Interpersonal Targets and Types of Workplace Aggression as a Function of Perpetrator Sex
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We investigated the relationship between biological sex of the perpetrator and enactment of two forms of psychological workplace aggression (i.e., overt and covert) against two different interpersonal targets (i.e., supervisors and co-workers). Based on theories of power, we tested hypotheses using two samples (n 1 = 155, 57% females; n 2 = 152, 54% females). In comparison to women, results showed that men enacted greater levels of overt aggression against both supervisors and co-workers. Men and women reported enacting equal levels of covert aggression against both supervisors and co-workers. Taken together, these findings suggest that although biological sex of the perpetrator distinguishes levels of enacted overt aggression in the workplace, there are no differences between the sexes on levels of enacted covert aggression in the workplace.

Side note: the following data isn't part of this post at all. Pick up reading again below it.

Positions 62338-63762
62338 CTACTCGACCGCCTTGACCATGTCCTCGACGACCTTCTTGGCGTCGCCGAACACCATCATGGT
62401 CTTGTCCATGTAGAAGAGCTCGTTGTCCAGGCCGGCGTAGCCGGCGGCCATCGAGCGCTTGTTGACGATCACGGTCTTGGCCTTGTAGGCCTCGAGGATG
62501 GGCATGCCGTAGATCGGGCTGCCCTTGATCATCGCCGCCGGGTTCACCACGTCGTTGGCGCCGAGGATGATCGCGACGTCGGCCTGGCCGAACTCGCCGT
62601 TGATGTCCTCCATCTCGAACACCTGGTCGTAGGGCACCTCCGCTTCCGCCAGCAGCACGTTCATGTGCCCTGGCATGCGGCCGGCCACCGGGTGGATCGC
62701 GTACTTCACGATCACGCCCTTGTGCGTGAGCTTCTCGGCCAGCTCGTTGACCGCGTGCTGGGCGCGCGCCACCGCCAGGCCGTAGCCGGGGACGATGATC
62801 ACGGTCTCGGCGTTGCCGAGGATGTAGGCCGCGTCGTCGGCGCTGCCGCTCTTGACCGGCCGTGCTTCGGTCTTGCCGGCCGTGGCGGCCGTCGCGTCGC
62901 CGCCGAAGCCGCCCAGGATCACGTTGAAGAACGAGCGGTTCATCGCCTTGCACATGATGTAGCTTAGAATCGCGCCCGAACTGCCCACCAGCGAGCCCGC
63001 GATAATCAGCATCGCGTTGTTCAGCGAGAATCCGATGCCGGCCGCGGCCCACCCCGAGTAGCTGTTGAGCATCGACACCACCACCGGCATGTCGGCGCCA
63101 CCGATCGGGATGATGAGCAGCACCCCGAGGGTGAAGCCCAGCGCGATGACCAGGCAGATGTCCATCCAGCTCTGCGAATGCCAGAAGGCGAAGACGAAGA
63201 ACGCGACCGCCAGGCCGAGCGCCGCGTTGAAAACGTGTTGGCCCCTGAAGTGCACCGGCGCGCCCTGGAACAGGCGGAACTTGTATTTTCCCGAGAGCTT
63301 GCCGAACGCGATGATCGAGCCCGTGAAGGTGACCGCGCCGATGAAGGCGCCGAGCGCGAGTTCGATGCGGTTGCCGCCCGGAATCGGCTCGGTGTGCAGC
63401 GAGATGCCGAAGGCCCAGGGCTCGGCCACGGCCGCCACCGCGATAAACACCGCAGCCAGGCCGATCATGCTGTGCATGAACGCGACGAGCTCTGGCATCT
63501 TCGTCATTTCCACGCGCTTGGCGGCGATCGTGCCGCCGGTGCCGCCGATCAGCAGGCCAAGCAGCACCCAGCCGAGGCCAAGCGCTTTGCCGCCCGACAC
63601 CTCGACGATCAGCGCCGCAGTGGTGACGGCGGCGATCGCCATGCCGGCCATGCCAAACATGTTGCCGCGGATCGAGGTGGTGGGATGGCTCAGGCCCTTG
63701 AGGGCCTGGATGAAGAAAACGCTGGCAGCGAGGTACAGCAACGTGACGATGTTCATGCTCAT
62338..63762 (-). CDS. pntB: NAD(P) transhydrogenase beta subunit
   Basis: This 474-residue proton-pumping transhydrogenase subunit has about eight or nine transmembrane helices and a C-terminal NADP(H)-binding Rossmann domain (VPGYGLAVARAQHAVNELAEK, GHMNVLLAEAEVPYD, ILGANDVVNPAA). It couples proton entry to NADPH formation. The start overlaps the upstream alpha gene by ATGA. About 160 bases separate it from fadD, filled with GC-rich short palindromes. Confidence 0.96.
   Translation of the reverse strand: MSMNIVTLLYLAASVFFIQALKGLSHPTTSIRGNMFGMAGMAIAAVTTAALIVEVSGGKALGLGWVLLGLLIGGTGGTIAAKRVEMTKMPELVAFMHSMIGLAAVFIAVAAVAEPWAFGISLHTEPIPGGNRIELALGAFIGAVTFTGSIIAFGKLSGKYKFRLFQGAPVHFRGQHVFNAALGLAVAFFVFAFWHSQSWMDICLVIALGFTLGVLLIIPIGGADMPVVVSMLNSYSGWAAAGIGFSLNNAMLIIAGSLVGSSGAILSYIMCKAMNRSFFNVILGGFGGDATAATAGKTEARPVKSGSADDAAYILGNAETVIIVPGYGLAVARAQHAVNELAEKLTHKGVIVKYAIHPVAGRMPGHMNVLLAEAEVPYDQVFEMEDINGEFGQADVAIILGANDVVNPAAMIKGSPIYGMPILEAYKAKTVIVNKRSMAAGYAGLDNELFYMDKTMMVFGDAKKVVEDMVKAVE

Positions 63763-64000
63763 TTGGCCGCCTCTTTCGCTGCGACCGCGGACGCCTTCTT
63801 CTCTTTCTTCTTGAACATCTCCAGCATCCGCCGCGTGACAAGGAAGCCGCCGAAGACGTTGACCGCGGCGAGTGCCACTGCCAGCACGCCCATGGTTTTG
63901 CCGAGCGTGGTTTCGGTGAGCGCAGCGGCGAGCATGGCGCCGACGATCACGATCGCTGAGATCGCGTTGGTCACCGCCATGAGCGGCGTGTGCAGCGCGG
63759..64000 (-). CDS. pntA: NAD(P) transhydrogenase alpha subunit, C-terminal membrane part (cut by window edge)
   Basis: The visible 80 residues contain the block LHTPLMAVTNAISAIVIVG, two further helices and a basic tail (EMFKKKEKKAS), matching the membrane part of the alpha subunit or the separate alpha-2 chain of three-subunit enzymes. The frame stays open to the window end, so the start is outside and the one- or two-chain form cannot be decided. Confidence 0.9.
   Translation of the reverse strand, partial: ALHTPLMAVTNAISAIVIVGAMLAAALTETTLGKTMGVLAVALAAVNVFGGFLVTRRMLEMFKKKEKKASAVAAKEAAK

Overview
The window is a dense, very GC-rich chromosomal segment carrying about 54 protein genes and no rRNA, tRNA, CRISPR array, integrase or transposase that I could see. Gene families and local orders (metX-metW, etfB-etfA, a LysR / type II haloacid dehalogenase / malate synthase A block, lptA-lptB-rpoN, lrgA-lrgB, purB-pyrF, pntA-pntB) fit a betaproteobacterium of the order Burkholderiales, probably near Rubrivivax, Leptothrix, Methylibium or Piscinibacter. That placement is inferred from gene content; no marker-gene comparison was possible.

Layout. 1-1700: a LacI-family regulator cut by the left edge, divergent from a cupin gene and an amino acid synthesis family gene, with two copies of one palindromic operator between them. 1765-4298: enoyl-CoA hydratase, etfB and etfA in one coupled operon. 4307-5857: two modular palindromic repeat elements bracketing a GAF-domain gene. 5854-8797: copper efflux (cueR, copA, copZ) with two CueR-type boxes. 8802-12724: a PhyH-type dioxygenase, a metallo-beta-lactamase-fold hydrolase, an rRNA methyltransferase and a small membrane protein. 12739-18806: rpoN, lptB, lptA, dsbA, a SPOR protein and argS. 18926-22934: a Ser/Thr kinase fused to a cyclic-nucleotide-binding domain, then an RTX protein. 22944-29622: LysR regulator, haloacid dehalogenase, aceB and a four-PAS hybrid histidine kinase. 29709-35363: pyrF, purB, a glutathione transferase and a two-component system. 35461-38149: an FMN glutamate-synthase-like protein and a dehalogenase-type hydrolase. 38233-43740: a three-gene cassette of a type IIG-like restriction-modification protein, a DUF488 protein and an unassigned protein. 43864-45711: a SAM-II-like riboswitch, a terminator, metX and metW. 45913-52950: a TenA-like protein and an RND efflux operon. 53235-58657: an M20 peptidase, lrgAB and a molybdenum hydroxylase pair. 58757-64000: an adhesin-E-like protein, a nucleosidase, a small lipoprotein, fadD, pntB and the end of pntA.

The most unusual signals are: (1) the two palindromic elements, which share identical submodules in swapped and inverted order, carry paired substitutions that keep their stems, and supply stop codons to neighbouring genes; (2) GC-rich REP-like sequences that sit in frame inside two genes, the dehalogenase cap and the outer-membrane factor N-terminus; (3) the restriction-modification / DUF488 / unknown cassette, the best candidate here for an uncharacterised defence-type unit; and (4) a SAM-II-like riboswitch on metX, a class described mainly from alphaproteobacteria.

Key wordsdanger ratio power sex differences status workplace aggression
Earlier versions of this study were presented at the 2006 meeting of the International Congress of Applied Psychology, Athens, Greece, and the 2009 New Directions in Health Research: Sex & Gender Conference, St. John’s, Newfoundland, Canada. Authors are listed in alphabetical order by surname, and all acknowledge the financial support of the Social Sciences and Humanities Research Council of Canada.
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